The motion sought court approval of the settlement under Health and Safety Code section 25249.7, subdivision (f)(4), and requested that the settlement be entered as a judgment pursuant to Code of Civil Procedure section 664.6, serving the motion on the California Attorney General as required by Health and Safety Code section 25249.7, subdivision (e).[1] Attorney fees and costs in the stipulated amount were sought under Code of Civil Procedure section 1021.5. As to the fees, the motion noted that the amount to which the parties stipulated, $72, 500.00, was substantially less than the $102, 000.00 in fees and costs actually incurred in investigating, litigating, and in the anticipated future enforcement-related activity Leeman and her attorneys had and would incur.

The motion was accompanied by the declaration of Clifford Chanler, one of the attorneys representing Leeman. Attached to Chanler’s declaration was Exhibit B, a breakdown of the time, hourly rates, tasks and the identity of the person performing the services. The fee request was broken down into six categories of attorney-related tasks: investigative fees, notice fees, litigation fees, settlement fees, approval fees, and associated costs totaling $839.67. Hourly rates ranged from $120.00 to $895.00 per hour, depending on the person

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involved in the work task. The text of Chanler’s declaration described in detail the work the attorneys and staff completed in each fee category, indicating that the amount negotiated by the parties and contained in the proposed consent judgment was approximately 70 percent of the lodestar amounts actually incurred for the covered work.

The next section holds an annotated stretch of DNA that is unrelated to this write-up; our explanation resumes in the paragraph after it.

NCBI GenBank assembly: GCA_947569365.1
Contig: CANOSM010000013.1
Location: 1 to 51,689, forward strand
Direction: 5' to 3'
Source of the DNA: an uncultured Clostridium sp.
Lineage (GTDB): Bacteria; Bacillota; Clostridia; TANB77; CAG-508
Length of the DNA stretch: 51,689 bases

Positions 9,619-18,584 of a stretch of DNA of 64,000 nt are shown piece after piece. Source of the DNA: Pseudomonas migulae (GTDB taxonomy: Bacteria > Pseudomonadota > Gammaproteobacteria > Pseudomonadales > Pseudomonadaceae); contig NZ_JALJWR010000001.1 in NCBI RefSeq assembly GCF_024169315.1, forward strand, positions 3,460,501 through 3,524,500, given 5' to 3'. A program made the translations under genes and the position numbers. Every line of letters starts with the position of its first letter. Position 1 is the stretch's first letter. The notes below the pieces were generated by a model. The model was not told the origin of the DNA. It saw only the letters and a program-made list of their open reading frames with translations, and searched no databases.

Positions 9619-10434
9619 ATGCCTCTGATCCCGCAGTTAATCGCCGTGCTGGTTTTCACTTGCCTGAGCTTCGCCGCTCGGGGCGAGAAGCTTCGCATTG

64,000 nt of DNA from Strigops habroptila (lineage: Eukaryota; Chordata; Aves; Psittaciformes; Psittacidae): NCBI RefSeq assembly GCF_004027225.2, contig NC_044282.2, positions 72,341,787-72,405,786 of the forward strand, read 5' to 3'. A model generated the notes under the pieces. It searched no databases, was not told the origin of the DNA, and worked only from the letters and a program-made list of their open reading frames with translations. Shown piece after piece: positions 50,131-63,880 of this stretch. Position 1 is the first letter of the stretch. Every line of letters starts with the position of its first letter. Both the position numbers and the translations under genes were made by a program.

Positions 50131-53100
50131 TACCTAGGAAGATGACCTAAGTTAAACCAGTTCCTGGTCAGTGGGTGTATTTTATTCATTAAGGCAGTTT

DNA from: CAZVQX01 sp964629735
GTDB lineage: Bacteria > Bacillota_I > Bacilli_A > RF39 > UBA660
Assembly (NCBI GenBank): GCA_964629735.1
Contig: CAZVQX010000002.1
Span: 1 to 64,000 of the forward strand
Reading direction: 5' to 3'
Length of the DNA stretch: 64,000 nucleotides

The matter came on for a brief hearing on April 7, 2014. As to the matter of the fee and cost request, the transcript of that hearing included the following exchange between the court and appellant’s trial counsel:

“THE COURT: And you’re seeking $72, 500 in attorney fees?

“MR. HAVESON: Yes, Your Honor.

“THE COURT: Did I miss the declaration with your time?

“MR. HAVESON: There is a declaration where we provide a summary and detail of the time with what was done. I have an additional copy.

“THE COURT: Well, was it in the papers that are in front of me?

“MR. HAVESON: I do believe that we filed-

‘THE COURT: Where is it?

‘MR. HAVE50N: It is titled ‘Declaration of Clifford A. Chanler in Support of Motion to Approve Proposition 65 Settlement and Consent Judgment.’ This would have been filed on February 7th.

“THE COURT: Well, where are the details about the attorney[] fees?